Combined analysis of diagnostic and therapeutic management of neck metastases of carcinoma of unknown primary origin ('true CUP') in two European tertiary referral centers (University Medical Centers of Maastricht, NL and Cologne, D) to contribute to the ongoing discussion on management in CUP. Retrospective analysis of 29 (Maastricht) and 22 (Cologne) true cervical CUP syndrome patients (squamous cell carcinoma). The diagnostic and therapeutic approaches were correlated with clinical follow-up data and HPV status. In total, 48 out of 51 true CUP patients received postsurgical adjuvant radiotherapy. In eight patients from Cologne, this was combined with concomitant platin-based chemotherapy. Neither in Cologne nor in Maastricht, radiotherapy of the pharyngeal mucosa was commonly performed (n = 6, 12.5 %) The percentage of patients who were irradiated ipsilaterally or bilaterally did not differ between both institutes (N = 21/27 in Maastricht vs. 11/21 in Cologne), nor did the 5-year overall survival differ significantly. Oncogenic HPV was only found in 4 out of 51 CUPs (7, 8 %). Therefore, no relation with overall and recurrence-free survival could be detected. No occult primary tumors were revealed during follow-up despite de-escalation of therapy by abandoning irradiation of the pharyngeal mucosa in both institutes. There were no significant differences between ipsilateral and bilaterally irradiated patients regarding overall and recurrence-free survival. The occurrence of distant metastases was more often noticed in ipsilaterally treated patients as compared to bilaterally radiated patients (8 vs. 2, p = 0.099). Those patients all had been classified N2b or higher. International guidelines still are not unified and there is an urgent need for a consented therapeutic regimen. Comparison of two international strategies on the management of CUP patients is presented and further research is recommended regarding the role of radiotherapy of the pharyngeal axis, the value of unilateral and bilateral radiotherapy and the role of concomitant or induction chemotherapy in CUP patients, particularly in N2b or higher-staged neck disease. The prevalence and role of HPV in true CUP after thorough diagnostic work-up seem limited in our case series, particularly when compared to the role in oropharyngeal carcinomas.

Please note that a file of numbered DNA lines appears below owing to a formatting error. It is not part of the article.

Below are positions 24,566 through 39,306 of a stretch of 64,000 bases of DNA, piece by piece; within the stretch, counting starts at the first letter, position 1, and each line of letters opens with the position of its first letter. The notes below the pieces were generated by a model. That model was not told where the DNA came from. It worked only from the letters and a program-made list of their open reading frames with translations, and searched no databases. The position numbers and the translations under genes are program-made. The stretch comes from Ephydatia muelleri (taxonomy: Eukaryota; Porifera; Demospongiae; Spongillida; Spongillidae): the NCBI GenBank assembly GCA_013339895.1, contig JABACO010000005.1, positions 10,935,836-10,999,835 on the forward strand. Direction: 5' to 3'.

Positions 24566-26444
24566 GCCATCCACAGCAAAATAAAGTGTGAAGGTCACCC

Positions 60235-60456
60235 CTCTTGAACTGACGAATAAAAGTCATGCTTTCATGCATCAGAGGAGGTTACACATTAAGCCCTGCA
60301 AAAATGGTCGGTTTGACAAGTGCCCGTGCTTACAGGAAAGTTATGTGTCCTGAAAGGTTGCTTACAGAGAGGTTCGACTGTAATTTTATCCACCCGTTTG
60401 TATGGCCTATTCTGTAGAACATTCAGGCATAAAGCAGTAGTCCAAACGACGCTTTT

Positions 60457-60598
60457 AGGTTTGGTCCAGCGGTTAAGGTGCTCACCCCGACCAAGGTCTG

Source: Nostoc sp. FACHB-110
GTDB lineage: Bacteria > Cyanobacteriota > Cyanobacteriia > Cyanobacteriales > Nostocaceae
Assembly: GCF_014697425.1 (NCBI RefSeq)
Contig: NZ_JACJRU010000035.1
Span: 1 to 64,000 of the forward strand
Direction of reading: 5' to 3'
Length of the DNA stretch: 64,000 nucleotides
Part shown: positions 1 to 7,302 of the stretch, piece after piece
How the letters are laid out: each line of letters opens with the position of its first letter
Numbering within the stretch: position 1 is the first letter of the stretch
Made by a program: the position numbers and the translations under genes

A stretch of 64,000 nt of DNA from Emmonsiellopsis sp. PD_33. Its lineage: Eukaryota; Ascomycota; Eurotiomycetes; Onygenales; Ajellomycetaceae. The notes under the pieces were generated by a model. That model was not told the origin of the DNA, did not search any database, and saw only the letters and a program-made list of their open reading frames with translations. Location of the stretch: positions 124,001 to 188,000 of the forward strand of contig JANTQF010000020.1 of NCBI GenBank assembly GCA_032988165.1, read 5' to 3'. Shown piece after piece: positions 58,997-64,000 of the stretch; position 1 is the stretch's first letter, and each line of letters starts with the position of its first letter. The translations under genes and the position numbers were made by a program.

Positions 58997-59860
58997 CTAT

- Cervical carcinoma of unknown primary (CUP)